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(Fact Sheet in English, Arabic)

  • More than one million explosive remnants of war (ERW) and approximately 54 tonnes of Small Arms Ammunition have been cleared in Libya since 2011.


  • More than 245,164 Libyans have received risk education including 190,154 children and 55,010 adults, to help them live more safely with the threat of ERW.


  • Since 2015, UNMAS Libya has developed the capacity of more than 200 nationals in all aspects of mine action.




UNMAS deployed to Libya in March 2011 and was integrated into the United Nations Support Mission in Libya (UNSMIL) as the Arms and Ammunition Advisory Section in July 2012. When major hostilities resumed between rival political factions in 2014, the UN temporarily relocated the majority of its staff to Tunisia. UNMAS managed its operational activities and coordination support remotely until January 2019, when most UN staff returned to Tripoli. Due to the hostilities that commenced in April 2019 and the deterioration of security, most UN staff are operating remotely from Tunisia again, with a limited number of personnel in Tripoli.


More than four years of recent fighting has been concentrated predominantly in urban areas. The level of violence and destruction has far surpassed that experienced during the nine-month revolution in 2011. The ongoing conflict has resulted in significant ERW contamination in numerous cities and has impacted public infrastructure such as schools, universities and hospitals. The number of Internally Displaced Persons and returnees in Libya is estimated to be 268,629 and 444,760[1], respectively.


There is little prospect of safe return until Non-Technical and/or Technical Surveys, Explosive Ordnance Disposal (EOD) spot-tasks, and/or Battle Area Clearance are carried out. UNMAS has continued operations in Libya since its arrival in 2011 and its support continues to be important to assist communities, UNSMIL, and humanitarian partners to mitigate the threat from explosive devices. UNMAS activities contribute to humanitarian operations, stabilisation activities, and the Sustainable Development Goals.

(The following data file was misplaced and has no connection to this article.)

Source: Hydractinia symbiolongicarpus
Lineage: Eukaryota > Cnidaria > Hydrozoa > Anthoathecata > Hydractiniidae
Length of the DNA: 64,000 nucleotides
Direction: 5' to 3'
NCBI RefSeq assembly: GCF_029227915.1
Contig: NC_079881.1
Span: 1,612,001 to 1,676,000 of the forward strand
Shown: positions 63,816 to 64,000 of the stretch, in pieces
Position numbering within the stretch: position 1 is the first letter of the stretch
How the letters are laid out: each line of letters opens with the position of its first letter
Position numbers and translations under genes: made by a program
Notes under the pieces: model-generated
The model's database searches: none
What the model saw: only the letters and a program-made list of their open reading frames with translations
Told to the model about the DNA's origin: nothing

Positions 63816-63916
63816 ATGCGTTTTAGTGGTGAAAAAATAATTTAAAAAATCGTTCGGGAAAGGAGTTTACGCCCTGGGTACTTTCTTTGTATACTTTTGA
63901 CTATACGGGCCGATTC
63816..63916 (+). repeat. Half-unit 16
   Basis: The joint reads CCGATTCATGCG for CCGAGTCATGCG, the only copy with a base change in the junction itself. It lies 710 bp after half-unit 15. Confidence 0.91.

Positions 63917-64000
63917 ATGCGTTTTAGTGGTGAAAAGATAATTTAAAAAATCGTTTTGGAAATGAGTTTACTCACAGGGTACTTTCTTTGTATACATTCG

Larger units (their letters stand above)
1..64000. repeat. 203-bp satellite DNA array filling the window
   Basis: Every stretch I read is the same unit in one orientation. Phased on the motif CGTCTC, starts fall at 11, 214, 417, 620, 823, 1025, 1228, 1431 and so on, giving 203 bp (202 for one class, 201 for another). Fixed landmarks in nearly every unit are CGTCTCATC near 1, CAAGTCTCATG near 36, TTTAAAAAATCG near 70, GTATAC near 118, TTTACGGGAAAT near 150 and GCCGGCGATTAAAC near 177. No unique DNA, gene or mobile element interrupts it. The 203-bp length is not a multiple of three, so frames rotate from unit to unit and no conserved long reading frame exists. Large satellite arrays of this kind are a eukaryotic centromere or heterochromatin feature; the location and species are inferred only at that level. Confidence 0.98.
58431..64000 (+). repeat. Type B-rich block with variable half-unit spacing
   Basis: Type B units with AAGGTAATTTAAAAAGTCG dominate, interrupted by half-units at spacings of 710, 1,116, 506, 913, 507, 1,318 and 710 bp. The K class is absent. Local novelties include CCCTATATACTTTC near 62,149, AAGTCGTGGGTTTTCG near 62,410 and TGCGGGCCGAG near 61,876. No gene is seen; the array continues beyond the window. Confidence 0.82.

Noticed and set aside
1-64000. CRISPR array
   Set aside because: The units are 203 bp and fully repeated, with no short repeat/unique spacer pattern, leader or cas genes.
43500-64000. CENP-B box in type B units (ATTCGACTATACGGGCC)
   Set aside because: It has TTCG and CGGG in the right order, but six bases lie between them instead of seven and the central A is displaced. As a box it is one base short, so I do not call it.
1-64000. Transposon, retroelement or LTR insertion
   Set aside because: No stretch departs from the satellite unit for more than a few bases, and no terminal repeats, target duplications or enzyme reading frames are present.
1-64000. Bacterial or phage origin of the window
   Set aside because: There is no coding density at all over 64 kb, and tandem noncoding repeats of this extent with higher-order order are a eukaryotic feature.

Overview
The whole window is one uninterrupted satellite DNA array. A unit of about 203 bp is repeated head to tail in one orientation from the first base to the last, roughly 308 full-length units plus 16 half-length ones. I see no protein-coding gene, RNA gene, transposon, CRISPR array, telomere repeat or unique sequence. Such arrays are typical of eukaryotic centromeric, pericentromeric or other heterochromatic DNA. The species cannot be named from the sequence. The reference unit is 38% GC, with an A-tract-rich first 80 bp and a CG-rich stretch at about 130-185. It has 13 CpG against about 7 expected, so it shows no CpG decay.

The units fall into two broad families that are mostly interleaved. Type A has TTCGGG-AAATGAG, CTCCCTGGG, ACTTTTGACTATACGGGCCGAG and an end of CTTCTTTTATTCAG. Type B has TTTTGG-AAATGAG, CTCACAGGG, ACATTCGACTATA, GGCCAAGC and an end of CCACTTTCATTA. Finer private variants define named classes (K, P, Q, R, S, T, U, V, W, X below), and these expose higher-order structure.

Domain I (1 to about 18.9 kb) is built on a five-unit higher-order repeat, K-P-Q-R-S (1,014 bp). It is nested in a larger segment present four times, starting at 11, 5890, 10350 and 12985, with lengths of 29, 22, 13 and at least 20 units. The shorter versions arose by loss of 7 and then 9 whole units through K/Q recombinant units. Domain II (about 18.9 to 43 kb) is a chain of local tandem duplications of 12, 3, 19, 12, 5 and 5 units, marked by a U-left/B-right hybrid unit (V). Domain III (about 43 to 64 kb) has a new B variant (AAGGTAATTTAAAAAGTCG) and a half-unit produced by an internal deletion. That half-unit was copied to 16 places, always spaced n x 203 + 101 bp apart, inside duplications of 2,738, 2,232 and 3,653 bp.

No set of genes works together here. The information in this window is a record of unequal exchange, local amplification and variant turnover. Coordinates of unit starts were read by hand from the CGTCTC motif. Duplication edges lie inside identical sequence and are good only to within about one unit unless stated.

[1] IOM-DTM Round 25, Apr – May, 2019




UNMAS contributes to  the achievement of UNSMIL mandated objectives and those of the UN Country Team through three pillars of activities:


Protection of Civilians

ERW contamination is severe in many urban areas, impacting civilians even after violence abates. Additionally, the contamination impacts humanitarian actors working to provide or restore basic services. UNMAS works with partners to mitigate the threat posed by ERW for civilians by liaising with the Libyan authorities to implement Mine Action activities and to facilitate coordination with various stakeholders. In 2019/20 UNMAS is providing NTS, Risk Education and EOD response in various locations across Libya, including in Tawergha, Tripoli and Benghazi, to facilitate humanitarian activities, early recovery, and to prepare for the safe return of displaced people. In addition, UNMAS has conducted workshops and research on Victim Assistance in order to provide strategic guidance for future engagement on the subject.


Arms and Ammunition Advisory Role

Unsafe and insecure storage of arms and ammunition, as well as their illicit proliferation, continues to pose a serious challenge to stabilization. As the Arms and Ammunition Advisory Section of UNSMIL, UNMAS completed the collection and disposal of approximately 200 tonnes of ERW from ammunition storage areas in Misrata in 2019; and provided technical advice, project management, and construction to prepare a field site in Gharyan for future liquid missile fuel disposal. To help mitigate the threat from improvised explosive devices, UNMAS trained Forensic Police in Device Scene Incident Management. Building on similar previous projects, UNMAS will carry out a series of trainings to empower Libyan women to deliver Small Arms and Light Weapons risk awareness to assist in strengthening community resilience and to help reduce gender-based violence.


Capacity enhancement of national mine action actors

UNMAS prioritises capacity enhancement of Libyan mine action actors and supports the Libyan Mine Action Centre (LibMAC) in establishing processes for the accreditation of mine action actors and coordination with Implementing Partners. Since 2015, UNMAS trained over 70 National Safety Authority (NSA) operators and Military Engineers in advanced EOD; 30 officers from eastern Libya in Non-Technical Survey; provided advanced medical first responder training to 72 EOD operators from Benghazi; and trained several operators to address the threat from explosive hazards in Sirte. UNMAS also provided EOD equipment to national actors and assisted the LibMAC in developing the Libyan Mine Action Standards which are now being implemented in Libya.



UNMAS faces a significant funding shortfall for arms and ammunition management activities and humanitarian mine action projects. UNMAS aims to support the implementation of humanitarian mine action interventions, assessments, and capacity enhancement, in close cooperation with local and international implementing partners. Furthermore, UNMAS seeks to re-initiate training and implementation of surveys at ammunition storage area, which were halted due to security conditions.


Updated:  August 2019